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Implementation, implementation, implementation

This post on the importance of implementation was written by Andrew Downes and first appeared on the Epic blog on 6th November 2013.

Before I worked at Epic, my job was to manage the implementation of e-learning systems and content at one of the UK’s largest Further Education colleges. There were other teams that I worked with who were responsible for making and procuring systems and content, but the goal of my team was to make it all work in reality. I lead a team of trainers and support workers to ensure that the launch of new systems and content went as smoothly as possible and made sure that support was in place when things went wrong.

A photo of two elearning designers discussing the way a learning course is implemented

It’s easy to overlook the implementation of a new system or product and this is no less true of e-learning. At Epic, we often hear that our bespoke e-learning products have been used to great effect in driving business improvement, but occasionally we’re heartbroken to hear that what we’ve produced has been left to gather dust in the corner, unused and unloved.

This lack of implementation plan isn’t unique to e-learning software either. I’ve heard countless tales of schools, for example, who have purchased a suite of iPads but have no plan or budget to use them effectively. Recently one teacher complained to me that she doesn’t like using the iPads because learner’s work is stuck on the particular device they worked on. This could easily be dealt with using a simple cloud storage solution, but it’s too late now; the entire budget has been spent on iPads with nothing left to make them usable.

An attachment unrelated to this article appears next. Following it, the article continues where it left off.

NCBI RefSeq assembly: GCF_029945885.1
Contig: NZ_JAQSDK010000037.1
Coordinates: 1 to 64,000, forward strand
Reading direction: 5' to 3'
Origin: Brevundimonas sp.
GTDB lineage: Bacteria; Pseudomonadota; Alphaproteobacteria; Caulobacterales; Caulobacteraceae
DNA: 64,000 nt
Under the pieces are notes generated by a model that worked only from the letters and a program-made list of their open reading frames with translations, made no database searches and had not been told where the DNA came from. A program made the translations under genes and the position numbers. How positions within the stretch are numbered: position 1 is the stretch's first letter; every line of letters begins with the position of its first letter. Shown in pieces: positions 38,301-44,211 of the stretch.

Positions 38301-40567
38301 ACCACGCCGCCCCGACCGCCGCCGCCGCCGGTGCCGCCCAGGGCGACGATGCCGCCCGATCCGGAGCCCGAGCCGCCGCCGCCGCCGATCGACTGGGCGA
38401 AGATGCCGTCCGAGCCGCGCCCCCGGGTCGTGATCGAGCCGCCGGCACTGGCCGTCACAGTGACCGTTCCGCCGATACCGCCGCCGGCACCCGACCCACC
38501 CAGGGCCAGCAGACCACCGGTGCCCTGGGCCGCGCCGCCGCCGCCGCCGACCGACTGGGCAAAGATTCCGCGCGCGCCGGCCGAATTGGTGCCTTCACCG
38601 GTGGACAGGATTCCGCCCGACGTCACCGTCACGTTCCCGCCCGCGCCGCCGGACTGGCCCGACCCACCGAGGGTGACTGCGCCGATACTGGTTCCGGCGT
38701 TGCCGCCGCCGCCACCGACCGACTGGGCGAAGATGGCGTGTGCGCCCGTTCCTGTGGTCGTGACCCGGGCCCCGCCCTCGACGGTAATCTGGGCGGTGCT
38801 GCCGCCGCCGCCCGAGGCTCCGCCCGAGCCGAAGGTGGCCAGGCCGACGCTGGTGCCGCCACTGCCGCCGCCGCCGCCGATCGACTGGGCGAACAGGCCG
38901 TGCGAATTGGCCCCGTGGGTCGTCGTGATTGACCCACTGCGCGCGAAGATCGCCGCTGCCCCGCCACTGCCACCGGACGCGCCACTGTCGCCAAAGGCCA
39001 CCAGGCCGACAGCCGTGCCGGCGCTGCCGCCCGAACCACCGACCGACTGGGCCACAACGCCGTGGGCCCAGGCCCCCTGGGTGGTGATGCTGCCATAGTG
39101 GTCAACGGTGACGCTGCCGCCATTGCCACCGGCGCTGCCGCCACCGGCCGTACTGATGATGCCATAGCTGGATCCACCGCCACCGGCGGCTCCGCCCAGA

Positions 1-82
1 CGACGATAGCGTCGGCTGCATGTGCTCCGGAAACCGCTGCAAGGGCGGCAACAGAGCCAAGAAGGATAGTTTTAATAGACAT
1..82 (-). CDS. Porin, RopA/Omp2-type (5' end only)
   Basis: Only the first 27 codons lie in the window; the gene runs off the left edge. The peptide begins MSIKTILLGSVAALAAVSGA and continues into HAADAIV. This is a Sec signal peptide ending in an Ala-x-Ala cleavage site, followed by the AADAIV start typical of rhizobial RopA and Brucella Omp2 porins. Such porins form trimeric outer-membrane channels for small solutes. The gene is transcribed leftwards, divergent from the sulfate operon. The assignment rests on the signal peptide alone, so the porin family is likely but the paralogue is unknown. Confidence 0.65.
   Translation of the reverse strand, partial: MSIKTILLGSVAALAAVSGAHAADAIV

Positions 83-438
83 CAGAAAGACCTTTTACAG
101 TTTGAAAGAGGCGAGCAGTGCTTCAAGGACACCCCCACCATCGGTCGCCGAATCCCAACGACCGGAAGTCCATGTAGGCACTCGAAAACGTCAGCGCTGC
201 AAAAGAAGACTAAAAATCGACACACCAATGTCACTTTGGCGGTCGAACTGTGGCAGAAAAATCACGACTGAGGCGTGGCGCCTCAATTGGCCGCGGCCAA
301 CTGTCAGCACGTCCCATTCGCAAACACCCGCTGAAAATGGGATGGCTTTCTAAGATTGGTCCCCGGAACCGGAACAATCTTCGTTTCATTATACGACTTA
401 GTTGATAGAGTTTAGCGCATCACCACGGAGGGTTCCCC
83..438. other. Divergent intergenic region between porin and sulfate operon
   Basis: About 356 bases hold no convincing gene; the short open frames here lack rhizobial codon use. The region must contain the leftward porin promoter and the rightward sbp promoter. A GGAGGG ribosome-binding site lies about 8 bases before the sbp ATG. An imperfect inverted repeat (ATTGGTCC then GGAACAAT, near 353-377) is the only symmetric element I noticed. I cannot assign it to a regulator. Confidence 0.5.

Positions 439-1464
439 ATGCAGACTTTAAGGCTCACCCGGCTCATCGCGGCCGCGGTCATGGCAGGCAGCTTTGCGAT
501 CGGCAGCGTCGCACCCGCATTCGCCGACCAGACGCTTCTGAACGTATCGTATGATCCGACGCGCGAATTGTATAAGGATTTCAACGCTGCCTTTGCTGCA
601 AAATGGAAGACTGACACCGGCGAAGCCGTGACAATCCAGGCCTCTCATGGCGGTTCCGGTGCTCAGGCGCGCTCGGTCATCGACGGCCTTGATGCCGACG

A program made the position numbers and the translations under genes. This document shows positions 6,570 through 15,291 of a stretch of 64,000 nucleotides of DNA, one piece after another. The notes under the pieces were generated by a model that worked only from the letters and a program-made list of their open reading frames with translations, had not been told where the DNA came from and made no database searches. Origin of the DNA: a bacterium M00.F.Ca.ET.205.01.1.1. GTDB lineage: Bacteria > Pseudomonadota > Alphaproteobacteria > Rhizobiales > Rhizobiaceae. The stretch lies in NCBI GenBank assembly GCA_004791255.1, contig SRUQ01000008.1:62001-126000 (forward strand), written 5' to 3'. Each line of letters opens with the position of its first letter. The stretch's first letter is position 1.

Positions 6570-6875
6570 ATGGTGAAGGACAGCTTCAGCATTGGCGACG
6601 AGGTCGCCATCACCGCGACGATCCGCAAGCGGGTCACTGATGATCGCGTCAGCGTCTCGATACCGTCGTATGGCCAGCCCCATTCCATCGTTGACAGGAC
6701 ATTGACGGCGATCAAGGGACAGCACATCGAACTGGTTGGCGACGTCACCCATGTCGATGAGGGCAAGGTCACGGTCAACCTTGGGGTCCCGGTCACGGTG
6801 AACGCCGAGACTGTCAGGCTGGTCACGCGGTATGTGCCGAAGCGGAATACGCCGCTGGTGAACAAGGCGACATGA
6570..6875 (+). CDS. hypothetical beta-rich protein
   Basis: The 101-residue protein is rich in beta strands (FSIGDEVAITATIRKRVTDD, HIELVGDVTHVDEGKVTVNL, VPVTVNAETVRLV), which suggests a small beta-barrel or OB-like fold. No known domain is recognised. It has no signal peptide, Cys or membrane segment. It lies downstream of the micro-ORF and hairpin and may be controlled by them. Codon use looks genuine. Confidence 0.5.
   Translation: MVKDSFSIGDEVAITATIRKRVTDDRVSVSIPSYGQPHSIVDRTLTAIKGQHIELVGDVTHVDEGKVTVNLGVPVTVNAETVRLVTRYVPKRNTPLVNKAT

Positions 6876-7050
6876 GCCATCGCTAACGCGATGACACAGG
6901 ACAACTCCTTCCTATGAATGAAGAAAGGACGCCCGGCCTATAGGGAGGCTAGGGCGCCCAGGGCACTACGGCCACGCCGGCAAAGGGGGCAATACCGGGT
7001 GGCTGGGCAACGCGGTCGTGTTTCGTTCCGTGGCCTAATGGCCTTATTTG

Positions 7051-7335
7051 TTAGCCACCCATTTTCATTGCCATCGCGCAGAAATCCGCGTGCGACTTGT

Implementation is vital, and needs to be considered at the start of any project. Leave it out, and you risk wasting your investment. Here are my top five tips for implementing e-learning products in your organisation:

1. Have a plan – too often implementation isn’t even considered. Make sure you know how the e-learning product will be used in reality and how you’re going to drive take up. Consider how the product will be marketed.

2. Allow time for implementation – leave a reasonable gap between when your product will be finished and when you launch to allow you to sort out details of implementation. Don’t tell your production team about this gap; their deadline shouldn’t be allowed to overrun into implementation time.

3. Make using the product as easy as possible – a lot of thought in making a product user friendly can be easily undone by making the product very difficult to access. Consider how learners get to the product in the first place and how it relates to other e-learning products they already use.

4. Deal with technical issues – problems with pop-up blockers, old web browsers or poor bandwidth? Work with your IT team to test, catch and deal with these issues before launching the product.

5. Provide support – by following the steps above, you’ll greatly reduce the number of problems experienced by your learners but there will always be something (or someone) you’ve overlooked. Make sure you’re ready to deal with issues quickly, and that learners know the most effective way to contact you in the event of a problem.

If you’d like to talk more about implementation, contact us here